Seeing necessity as the mother of invention, Jorge has reacted adeptly to the unprecedented speed at which new scientific discoveries are being made during the COVID-19 pandemic. New findings are now validated and incorporated into the Kanteron platform automatically in real time.
There is a full-time research and development team at Kanteron, nevertheless staff working in other parts of the business across six countries also keep abreast of scientific advances. “All of us are sharing information with each other about new technologies, new developments, and scientific papers. We’re feeding each other, so we’re constantly learning.”
Jorge has also learned from his mistakes. When starting Kanteron, for instance, he did not initially appreciate that the clinicians using the system were not the people making the buying decisions. They were in management positions at the hospital or ministry of health.
Judging by what has worked for him, he thinks that entrepreneurs should share four success factors: unwavering determination, relentless pursuit of a vision, a high level of flexibility and a commitment to doing good.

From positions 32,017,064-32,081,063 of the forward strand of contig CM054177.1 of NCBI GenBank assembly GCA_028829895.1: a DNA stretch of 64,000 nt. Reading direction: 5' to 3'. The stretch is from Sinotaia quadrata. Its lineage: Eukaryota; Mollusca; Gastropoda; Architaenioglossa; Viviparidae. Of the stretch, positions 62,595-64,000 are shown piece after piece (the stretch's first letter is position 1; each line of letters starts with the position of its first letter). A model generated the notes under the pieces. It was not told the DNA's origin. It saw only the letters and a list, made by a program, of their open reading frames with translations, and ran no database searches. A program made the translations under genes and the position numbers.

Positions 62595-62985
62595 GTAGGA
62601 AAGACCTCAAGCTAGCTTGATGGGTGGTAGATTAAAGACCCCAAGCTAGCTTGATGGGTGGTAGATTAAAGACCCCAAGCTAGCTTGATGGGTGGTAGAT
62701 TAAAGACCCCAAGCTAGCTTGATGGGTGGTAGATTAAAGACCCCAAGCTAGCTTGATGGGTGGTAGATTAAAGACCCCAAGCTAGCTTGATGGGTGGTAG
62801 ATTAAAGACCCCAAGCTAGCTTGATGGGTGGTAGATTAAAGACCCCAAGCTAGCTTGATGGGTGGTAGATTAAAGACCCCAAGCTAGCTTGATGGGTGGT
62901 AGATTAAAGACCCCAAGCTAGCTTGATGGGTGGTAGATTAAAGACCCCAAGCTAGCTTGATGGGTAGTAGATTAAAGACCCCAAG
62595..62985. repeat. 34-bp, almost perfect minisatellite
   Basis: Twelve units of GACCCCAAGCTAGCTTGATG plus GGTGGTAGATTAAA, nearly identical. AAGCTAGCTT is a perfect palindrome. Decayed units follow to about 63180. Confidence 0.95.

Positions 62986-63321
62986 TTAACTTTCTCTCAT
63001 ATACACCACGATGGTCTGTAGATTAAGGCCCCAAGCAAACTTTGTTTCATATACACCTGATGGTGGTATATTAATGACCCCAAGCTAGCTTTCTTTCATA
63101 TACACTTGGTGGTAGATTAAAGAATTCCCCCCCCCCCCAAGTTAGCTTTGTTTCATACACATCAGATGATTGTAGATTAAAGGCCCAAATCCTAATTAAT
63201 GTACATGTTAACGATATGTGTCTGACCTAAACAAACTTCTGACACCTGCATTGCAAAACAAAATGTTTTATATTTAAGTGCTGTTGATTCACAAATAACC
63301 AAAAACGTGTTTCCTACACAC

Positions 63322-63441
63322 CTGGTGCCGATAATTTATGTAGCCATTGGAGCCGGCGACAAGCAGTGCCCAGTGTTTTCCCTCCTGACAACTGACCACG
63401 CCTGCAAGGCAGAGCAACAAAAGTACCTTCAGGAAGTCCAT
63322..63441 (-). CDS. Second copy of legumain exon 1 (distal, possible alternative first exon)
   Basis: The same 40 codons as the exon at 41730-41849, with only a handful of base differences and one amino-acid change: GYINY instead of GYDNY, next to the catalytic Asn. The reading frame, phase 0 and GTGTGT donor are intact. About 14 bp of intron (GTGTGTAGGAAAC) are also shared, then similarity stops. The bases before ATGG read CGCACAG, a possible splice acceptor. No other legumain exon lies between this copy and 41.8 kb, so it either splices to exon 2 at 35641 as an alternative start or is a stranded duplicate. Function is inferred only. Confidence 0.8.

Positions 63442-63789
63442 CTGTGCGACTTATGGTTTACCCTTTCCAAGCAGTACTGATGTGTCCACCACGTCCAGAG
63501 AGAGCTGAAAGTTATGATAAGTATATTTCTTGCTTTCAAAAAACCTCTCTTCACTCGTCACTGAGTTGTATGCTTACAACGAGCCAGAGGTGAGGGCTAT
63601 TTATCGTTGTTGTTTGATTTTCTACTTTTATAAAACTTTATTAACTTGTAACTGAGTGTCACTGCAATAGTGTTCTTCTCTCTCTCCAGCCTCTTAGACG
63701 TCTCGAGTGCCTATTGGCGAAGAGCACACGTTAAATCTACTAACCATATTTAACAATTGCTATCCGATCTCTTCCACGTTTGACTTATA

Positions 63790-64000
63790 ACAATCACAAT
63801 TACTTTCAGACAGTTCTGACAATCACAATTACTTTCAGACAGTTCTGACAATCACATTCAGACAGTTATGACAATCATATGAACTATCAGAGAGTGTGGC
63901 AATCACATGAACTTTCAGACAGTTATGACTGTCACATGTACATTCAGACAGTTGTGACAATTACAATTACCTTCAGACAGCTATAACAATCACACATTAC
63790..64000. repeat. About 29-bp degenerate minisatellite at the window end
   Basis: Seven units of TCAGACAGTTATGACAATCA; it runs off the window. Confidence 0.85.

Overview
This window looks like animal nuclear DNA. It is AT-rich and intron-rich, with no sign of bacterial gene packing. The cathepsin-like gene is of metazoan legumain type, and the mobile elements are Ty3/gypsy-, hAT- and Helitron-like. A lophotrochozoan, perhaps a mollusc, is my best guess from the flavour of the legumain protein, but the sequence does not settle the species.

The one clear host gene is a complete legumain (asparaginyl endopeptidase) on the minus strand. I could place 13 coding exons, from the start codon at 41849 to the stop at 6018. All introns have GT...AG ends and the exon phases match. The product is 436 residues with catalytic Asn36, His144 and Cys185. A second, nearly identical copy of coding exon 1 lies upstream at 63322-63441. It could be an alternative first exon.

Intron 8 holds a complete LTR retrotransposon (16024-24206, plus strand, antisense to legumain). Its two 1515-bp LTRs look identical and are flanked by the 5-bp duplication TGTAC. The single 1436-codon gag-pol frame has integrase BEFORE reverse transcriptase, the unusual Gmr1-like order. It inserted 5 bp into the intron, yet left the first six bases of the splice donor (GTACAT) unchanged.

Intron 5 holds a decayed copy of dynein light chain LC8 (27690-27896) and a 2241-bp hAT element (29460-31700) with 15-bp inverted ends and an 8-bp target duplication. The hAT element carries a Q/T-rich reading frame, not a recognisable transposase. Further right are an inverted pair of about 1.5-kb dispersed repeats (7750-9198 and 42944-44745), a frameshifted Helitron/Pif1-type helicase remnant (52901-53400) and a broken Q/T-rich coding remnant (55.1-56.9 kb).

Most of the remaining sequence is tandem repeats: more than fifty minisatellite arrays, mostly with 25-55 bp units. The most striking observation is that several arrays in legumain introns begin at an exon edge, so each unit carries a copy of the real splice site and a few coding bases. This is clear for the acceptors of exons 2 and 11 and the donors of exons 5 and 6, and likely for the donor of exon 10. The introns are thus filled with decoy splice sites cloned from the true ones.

Steering through the crisis
- The pandemic has benefited Kanteron, as healthcare providers have turned to healthcare IT.
- However, the company has had to adapt to some disruption in procurement and payment processes.
- Kanteron has accelerated its own innovation, automating the incorporation of new findings onto its platform
Fall down, get up
As a member of UBS’s Industry Leaders Network, he also acknowledges the value of informal and formal networks. “Whether we like it or not, networking is absolutely fundamental,” he notes. “I think the focus should be on making the network more inclusive and making it more diverse, but there is no question that networking is absolutely key.”
Following the crisis, he hopes that society will make long overdue changes, tackling social inequality, racism, workplace conditions, financial issues and the environment. To entrepreneurs navigating through the crisis, he says, “Never lose sight of who you really are. Always keep your feet on the ground, understand the market and the customers and understand your role.”
“I have a personal motto, the Japanese proverb ‘Fall down seven times and get up eight’.”